Can you waive your right to overtime pay?

The answer to this question is no. Let's take an extreme example. You work all day on a spreadsheet and neglect to save your work as you go along. At 4:30, a power outage occurs and you lose all of your work. This is clearly your fault and your boss is furious with you for not saving the spreadsheet as you worked.

The meeting is tomorrow morning at 8:00 a.m. In order to finish the document, you'll have to stay at least five hours late, putting your time at 45 hours for the week. Your company is still required to pay you overtime for those five hours, even though the reason for the overtime is 100% your fault. They can certainly fire you, but not until they've paid you. the overtime you've earned.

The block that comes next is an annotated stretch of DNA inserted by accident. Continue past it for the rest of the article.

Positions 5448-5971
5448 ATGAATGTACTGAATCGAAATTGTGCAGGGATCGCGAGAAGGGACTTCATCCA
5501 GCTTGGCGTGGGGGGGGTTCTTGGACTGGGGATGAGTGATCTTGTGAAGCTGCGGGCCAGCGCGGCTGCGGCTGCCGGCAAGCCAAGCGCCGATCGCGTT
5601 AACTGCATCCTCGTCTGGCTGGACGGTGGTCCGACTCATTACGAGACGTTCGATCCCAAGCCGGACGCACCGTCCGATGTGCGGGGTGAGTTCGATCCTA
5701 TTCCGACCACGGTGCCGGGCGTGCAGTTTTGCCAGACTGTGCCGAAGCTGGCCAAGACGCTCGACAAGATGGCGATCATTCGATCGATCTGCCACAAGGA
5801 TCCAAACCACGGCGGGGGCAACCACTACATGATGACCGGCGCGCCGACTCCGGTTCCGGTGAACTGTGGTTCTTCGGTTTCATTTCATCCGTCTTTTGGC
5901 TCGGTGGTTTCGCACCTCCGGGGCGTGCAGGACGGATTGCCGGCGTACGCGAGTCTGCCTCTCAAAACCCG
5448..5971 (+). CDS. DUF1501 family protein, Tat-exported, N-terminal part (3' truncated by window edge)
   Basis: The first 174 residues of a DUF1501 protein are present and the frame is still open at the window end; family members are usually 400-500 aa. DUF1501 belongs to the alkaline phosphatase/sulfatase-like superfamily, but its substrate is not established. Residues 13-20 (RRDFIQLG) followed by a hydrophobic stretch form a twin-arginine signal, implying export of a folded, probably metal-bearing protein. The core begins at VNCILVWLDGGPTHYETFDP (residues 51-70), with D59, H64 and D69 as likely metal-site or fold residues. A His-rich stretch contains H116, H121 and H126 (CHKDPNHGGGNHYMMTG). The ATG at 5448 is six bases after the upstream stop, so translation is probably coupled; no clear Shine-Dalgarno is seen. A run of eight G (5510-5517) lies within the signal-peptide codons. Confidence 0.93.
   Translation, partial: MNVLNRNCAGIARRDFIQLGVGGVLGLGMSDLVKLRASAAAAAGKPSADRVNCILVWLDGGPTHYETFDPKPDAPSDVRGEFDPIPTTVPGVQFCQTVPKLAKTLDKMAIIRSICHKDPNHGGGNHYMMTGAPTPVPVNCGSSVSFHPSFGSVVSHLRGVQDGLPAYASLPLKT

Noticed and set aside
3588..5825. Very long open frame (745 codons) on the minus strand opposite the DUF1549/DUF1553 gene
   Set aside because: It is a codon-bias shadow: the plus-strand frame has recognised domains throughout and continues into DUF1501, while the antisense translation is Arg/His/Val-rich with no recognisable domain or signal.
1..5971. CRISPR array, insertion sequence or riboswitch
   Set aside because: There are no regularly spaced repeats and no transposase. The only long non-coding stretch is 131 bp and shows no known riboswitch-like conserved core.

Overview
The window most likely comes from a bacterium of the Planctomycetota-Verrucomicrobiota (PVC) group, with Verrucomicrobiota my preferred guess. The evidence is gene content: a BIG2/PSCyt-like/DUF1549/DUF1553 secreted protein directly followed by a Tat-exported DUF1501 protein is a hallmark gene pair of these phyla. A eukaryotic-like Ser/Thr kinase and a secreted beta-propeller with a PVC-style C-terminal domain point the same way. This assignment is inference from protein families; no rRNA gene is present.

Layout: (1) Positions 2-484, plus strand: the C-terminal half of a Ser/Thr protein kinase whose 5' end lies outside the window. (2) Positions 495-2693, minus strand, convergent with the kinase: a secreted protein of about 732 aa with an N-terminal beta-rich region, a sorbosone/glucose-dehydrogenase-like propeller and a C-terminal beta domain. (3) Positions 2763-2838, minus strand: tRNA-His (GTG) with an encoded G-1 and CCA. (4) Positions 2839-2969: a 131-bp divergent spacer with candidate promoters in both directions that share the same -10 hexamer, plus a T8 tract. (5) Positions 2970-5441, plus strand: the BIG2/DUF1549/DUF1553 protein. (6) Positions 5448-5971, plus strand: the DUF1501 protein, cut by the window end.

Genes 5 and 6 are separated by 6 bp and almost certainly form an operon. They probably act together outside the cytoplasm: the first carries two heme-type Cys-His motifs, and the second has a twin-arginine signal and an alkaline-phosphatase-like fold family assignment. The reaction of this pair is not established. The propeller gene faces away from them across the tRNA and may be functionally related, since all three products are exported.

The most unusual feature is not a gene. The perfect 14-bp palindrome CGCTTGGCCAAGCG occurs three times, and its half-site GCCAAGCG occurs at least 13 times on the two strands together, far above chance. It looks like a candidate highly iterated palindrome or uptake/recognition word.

What about comp time?

In the above scenario, one other option exists and that's comp time. If you stay five hours late on Thursday to finish the project, your boss can give you comp time in lieu of overtime as long as he does it in the same workweek. So, if you only work three hours on Friday, and your total hours don't go over 40, that is a possible solution to avoid the overtime payment.


What is not possible is that you work 45 hours in one workweek and only 35 hours in the next to avoid the overtime payment. That is illegal for private businesses. It doesn't matter if the employee consents to this handling of overtime hours or not. Under FLSA, manipulating hours to avoid paying for overtime is illegal.